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DNFSB RAISES NEW CONCERNS ABOUT LOS ALAMOS PLUTONIUM FACILITY

Los Alamos National Laboratory’s Plutonium Facility (PF-4) is continuing to draw concern from the Defense Nuclear Facilities Safety Board. In its second PF-4-related letter to the Department of Energy in the span of a month, the DNFSB said it was concerned about the ability of the facility to withstand an earthquake and that it was troubled by the National Nuclear Security Administration’s approach to assessing the facility’s seismic behavior. “The Board believes that NNSA’s current approach for assessing the Plutonium Facility’s seismic behavior is not adequately defined, and is technically inadequate in several aspects,” DNFSB Chairman Peter Winokur said in a July 18 letter to Deputy Energy Secretary Dan Poneman. “Timely action must be taken to fully understand if additional building modifications are required to eliminate or mitigate any remaining structural vulnerabilities in the design.”

At issue, according to Winokur, is the NNSA’s approach to defining how the facility would react during an earthquake. The facility, built in the 1970s, was not designed to withstand new estimates about the potential for massive earthquakes in Northern New Mexico that could result in ground motions five times stronger than previous estimates. The NNSA has poured millions into upgrading the facility, but last month the Board suggested that potential exposures from an earth-quake induced fire still were nearly four times DOE guidelines. The recent upgrades to the Plutonium Facility were undertaken as the result of an analysis completed in 2011, but the lab and NNSA are currently performing a more comprehensive review of the potential impact of an earthquake on the facility that is known as a static nonlinear analysis.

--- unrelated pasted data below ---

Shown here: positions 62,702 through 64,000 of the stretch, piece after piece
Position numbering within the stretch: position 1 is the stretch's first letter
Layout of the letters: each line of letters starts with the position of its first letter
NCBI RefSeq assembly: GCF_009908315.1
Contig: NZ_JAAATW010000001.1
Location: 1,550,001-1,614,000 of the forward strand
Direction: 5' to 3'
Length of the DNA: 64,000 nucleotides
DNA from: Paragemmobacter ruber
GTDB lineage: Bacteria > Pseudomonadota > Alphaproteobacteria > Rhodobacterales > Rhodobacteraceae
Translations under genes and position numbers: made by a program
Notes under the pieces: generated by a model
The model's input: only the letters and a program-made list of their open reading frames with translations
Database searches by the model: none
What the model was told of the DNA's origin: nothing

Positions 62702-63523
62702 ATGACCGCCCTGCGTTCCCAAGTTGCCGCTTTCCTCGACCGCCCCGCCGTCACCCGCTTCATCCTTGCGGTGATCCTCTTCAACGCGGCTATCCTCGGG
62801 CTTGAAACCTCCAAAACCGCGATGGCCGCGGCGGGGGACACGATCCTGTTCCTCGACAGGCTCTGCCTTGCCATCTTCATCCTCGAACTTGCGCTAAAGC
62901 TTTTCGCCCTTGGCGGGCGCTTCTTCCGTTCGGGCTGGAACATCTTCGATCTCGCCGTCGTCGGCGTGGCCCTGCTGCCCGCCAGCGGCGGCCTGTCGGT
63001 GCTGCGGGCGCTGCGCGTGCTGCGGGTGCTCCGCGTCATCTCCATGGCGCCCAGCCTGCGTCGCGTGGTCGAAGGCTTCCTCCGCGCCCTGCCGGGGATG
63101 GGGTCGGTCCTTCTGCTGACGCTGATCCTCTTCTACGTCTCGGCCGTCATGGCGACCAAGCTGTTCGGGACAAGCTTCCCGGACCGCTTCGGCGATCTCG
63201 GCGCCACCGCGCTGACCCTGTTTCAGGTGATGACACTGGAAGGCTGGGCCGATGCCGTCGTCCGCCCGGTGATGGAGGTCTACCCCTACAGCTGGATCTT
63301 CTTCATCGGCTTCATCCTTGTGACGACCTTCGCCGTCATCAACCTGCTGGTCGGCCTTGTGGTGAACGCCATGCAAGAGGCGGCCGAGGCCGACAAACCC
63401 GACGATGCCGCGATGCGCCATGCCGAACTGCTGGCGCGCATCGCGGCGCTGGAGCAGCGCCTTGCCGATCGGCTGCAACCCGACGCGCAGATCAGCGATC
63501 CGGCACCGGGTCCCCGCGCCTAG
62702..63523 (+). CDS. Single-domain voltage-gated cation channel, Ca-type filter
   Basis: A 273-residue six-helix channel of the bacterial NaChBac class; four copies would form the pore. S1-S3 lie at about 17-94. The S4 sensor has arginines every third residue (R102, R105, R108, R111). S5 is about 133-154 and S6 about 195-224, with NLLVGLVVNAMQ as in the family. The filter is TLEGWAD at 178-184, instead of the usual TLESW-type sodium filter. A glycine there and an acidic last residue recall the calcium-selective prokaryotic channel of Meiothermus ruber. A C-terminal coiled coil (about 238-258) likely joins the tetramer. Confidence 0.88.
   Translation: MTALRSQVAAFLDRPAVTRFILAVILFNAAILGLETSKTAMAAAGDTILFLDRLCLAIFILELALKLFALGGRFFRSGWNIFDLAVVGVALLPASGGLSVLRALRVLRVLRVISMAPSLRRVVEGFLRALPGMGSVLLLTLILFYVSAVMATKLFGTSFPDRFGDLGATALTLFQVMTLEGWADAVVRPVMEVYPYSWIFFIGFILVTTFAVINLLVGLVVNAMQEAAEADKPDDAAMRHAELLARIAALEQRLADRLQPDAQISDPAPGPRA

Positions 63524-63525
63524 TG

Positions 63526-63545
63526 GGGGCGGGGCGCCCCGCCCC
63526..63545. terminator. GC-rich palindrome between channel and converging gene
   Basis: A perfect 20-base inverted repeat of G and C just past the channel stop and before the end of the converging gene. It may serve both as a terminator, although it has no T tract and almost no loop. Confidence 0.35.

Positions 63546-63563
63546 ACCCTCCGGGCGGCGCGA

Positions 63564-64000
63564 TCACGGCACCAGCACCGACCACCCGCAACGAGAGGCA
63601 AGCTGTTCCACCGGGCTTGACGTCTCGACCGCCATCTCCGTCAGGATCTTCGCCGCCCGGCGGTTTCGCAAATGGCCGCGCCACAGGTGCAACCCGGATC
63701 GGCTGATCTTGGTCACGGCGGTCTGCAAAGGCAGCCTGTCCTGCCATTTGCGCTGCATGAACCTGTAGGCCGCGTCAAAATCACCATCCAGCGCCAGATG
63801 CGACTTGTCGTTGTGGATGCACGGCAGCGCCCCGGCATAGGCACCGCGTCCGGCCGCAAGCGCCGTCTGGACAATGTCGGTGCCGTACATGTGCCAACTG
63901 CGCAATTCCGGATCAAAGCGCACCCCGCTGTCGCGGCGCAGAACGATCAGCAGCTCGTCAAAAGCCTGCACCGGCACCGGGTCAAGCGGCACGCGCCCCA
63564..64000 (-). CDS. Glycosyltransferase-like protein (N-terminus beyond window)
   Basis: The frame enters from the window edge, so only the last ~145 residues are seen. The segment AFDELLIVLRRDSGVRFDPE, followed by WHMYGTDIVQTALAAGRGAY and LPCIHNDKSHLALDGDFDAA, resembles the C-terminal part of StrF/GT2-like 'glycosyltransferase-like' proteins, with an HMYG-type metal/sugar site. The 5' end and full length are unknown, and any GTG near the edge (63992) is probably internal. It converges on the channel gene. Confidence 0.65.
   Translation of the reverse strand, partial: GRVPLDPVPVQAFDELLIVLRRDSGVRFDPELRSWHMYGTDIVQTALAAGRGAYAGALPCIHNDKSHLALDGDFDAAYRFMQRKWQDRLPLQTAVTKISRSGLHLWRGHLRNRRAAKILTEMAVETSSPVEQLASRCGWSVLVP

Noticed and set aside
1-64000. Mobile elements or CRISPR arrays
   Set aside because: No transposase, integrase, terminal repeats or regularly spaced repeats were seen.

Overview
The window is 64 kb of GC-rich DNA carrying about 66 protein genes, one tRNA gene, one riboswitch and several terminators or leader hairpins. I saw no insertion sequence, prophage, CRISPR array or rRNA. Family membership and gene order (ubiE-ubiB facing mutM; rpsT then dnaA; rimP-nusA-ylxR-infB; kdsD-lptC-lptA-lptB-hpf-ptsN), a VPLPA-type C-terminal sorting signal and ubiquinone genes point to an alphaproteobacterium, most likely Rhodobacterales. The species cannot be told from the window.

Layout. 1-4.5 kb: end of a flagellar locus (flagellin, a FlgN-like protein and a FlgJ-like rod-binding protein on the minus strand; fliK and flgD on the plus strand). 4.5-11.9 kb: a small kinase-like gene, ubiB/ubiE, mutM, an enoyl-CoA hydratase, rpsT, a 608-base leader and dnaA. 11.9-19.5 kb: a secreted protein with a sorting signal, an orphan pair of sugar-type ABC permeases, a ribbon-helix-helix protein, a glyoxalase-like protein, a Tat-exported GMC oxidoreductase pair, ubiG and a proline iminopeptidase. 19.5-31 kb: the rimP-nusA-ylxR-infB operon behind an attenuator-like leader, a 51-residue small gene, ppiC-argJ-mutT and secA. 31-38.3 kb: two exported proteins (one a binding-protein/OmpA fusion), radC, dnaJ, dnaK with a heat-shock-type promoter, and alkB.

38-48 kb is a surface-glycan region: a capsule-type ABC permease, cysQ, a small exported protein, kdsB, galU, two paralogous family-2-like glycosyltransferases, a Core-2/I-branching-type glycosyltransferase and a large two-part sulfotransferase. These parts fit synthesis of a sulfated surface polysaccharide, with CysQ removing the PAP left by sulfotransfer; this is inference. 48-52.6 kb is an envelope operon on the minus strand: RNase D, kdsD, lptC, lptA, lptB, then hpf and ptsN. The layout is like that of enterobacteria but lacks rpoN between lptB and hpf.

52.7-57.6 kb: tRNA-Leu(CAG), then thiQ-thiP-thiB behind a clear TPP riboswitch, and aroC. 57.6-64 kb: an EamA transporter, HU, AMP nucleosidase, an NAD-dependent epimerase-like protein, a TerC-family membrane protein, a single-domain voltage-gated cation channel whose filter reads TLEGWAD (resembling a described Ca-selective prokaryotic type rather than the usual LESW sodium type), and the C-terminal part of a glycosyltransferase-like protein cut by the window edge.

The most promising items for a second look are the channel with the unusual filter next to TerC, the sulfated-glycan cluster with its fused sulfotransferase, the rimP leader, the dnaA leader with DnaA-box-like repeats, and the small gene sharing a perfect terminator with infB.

In his letter, Winokur suggested that the static nonlinear analysis would “definitively characterize” the facility’s reaction to large earthquake ground motions, but he suggested the Board was concerned by the approach to the study. “The Board is concerned that the ongoing static nonlinear analysis is proceeding without adequate definition and technical justification,” Winokur wrote. He said the Board wanted a briefing within 30 days on its concerns. He did not respond to a request for comment to NW&M Monitor.

Much At Stake For PF-4

The ongoing review could have a significant impact on the future of the Plutonium Facility. Previous seismic studies have recognized vulnerabilities, but concluded that the facility would not collapse in a massive earthquake. But the static nonlinear analysis would take a closer look at those conclusions, and could significantly impact if more upgrades are needed. “There are implications for whether we would expect the Plutonium Facility to collapse and that ties into the dose,” one official with knowledge of the issues told NW&M Monitor. “Obviously if the building falls down, we’re talking about much more significant offsite doses than if it doesn’t fall down.”

In a statement, NNSA Assistant Deputy Administrator for Nuclear Safety, Nuclear Operations, and Governance Reform Jim McConnell said the agency would take into account the DNFSB’s concerns as it makes improvements at PF-4. “The NNSA considers the safety of the public our highest priority,” McConnell said. “We are working with Los Alamos National Laboratory to respond to the DNFSB. If necessary or prudent, we will take appropriate actions to further improve the safety basis that documents the hazards and specifies the controls to ensure safety at the Plutonium Facility, PF-4, even as ongoing physical improvements continue to improve the overall safety posture of the facility. Regardless of any future improvements, the risk to the public from operations at PF-4 remains very small; the facility is operating well within the safety objectives established by DOE safety policy, and public safety is adequately protected.” —Todd Jacobson


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